Continuous Cover Forest Harvesting - In Action
Nick Ledgard, May 2021
‘Woodside’ is the 121ha property of John and Rosalie Wardle, located in the Mt Oxford foothills some 10km west of Oxford. 84ha (74%) is clothed in regrowth black beech forest, whilst 28ha (23%) has been planted in exotic forest (mainly radiata) since the Wardle purchase in 1973. The remainder is in pasture and residential management.
Many readers will have visited the ‘Woodside’, and be familiar with the sustainable management and harvesting being practiced in the beech forests. Thanks to Johnny’s expertise and experience, the beech forests were the first in the nation to be granted a Sustainable Harvesting Permit under the 1993 Amendment to the Forests Act. Fewer readers are aware that the Wardles have also practiced sustainable ‘continuous cover’ harvesting within their radiata forests, since they first became mature in the early 2000s. In other words, they do not clearfell – trees are harvested singly or in small groups at relatively short intervals, whilst retaining a canopy cover of smaller living trees. No-one else in the country does that economically. So when an opportunity arose to see the harvesting actually being done, it was eagerly grasped - with 20 of us gathering at Woodside on April 14.
The single trees which Johnny harvests must have reached a target diameter of 60cm. All have been pruned to at least 6m, and have small branches and crowns due to their being grown relatively close to neighbours. Hence, despite Woodside being in a very windy environment, the small ‘sail’ area of the crowns means that wind-throw has not been a major problem. The 5.7ha forest where we saw the target trees being removed during our visit had been planted in the 1970s, and looked impressive. Hence, it was hard to believe we were observing the 10th visit to extract single trees – this time about 40 tonnes/ha or 10% of the total standing volume.
One secret to Johnny’s success is having a good track network. This allows nearly all trees to be felled within easy reach of tracks, and that trucks can get close to the felling site. But the main reason for his economic viability is that harvesting is undertaken by a simple, but specialised, logging crew. When we were there, this was being carried out by Curle Logging, which consisted of just two machines and two men – Brad Watson and Richard Pierson. The ‘hardware’ consisted of a 20 tonne digger with a grapple head and a skidder with a winch, plus a stationary delimber for removing remnant branches alongside the skid site. As we watched, Brad operated the digger to pull whole 30m long stems through the delimber, while 100m away Richard chainsaw felled trees marked by Johnny. Needless to say, this has to be done skillfully in order to minimise damage to the smaller live trees and to make sure one end of the stem is close to a track. Once both men have cut up and stacked the logs at the skid site, they return to carefully recover the felled stems. As usual after any harvest, the post-extraction area can look a bit messy due to the scattered slash and disturbed ground, but any damage to the remnant trees is minimal, and experienced foresters know that on such a site recovery is rapid and all will look ‘normal’ a year later – especially where 90% of the living trees (mostly natural regeneration) remain undisturbed.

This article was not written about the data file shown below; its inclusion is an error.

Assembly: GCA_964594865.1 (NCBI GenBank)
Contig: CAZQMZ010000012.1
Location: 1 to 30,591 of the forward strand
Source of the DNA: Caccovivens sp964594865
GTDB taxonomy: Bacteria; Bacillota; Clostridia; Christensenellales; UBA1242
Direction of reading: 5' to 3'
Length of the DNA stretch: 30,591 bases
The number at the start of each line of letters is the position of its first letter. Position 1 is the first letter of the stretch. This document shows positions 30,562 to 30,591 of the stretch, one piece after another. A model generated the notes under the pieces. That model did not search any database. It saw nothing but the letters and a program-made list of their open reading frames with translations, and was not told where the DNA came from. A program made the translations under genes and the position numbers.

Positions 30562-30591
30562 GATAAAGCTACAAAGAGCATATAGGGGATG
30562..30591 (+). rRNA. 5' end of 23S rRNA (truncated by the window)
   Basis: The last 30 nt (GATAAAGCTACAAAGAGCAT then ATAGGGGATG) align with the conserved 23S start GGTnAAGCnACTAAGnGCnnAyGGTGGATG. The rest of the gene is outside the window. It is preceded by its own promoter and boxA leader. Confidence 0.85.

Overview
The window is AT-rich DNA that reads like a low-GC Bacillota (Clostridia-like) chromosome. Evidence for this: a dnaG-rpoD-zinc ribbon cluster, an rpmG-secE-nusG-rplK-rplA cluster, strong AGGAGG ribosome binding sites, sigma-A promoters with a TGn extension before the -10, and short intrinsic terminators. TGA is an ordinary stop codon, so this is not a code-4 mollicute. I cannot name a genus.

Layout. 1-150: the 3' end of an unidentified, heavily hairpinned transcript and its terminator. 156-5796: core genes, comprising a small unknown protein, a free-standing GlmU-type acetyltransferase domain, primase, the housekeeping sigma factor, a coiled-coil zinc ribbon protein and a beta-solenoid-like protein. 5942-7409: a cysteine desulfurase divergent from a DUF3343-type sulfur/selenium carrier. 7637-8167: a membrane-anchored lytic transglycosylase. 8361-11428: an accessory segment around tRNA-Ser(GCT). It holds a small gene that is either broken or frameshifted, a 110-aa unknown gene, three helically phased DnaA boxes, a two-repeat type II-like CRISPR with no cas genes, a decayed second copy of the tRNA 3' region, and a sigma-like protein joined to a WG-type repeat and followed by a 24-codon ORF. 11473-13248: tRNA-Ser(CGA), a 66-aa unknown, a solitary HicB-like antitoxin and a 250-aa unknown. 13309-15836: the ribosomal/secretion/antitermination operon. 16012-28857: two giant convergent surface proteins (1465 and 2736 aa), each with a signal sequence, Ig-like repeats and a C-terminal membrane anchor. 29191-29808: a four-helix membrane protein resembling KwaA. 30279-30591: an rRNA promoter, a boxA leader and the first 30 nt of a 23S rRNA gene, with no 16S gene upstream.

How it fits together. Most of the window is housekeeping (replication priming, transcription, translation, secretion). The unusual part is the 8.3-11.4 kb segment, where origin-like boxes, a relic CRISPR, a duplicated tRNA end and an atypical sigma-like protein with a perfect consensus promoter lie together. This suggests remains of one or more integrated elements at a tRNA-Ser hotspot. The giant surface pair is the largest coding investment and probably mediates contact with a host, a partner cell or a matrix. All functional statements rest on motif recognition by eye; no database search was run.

Brad told us that he had never worked in a large clear-fell operation, and that he really enjoyed this smaller, more intimate form of logging. On an average day the crew would harvest around 70 tonnes of logs – roughly one truck load per man.
While we were there, a logging truck arrived and was loaded with 25 tonnes of logs. These were off to the export wharf as S30 sawlogs. The truck was to return later in the day for a load of larger pruned P1 ‘peeler’ logs, which would be transported to the Westco-Lagan mill on the West Coast, where they fetch top prices.
Johnny told us that managing his radiata forest on a continuous cover, single-tree selection regime returns him around $1400/ha/year, whilst the same management in his beech forests returns around half that amount. In addition to this long-term sustainable return, the Wardles also host bee hives and make income from honey. Their property management plan has a big emphasis on conservation values, actively promoting improved habitat for indigenous birds, reptiles and invertebrates – aided by the appropriate weed and pest control. In 2008, Woodside was granted an Open Space Covenant by the QE11 National Trust. This guarantees long-term consistency of management of the whole property, including the exotic plantations.
In conclusion, there is little doubt that in the long-term, the powers-that-be will place limits on the clearfell harvesting of plantation forests – due to the risks associated with environmental damage (eg., soil and biodiversity losses) and the very obvious visual impacts, all of which attract negative attention from the public. The obvious alternative is continuous cover forestry, but the forest ‘industry’ have long told us that this is not economic for them. So we must congratulate the Wardles for pioneering the way towards demonstrating that this does not have to be the case.
Thanks to Johnny and Rosalie for hosting a most interesting day.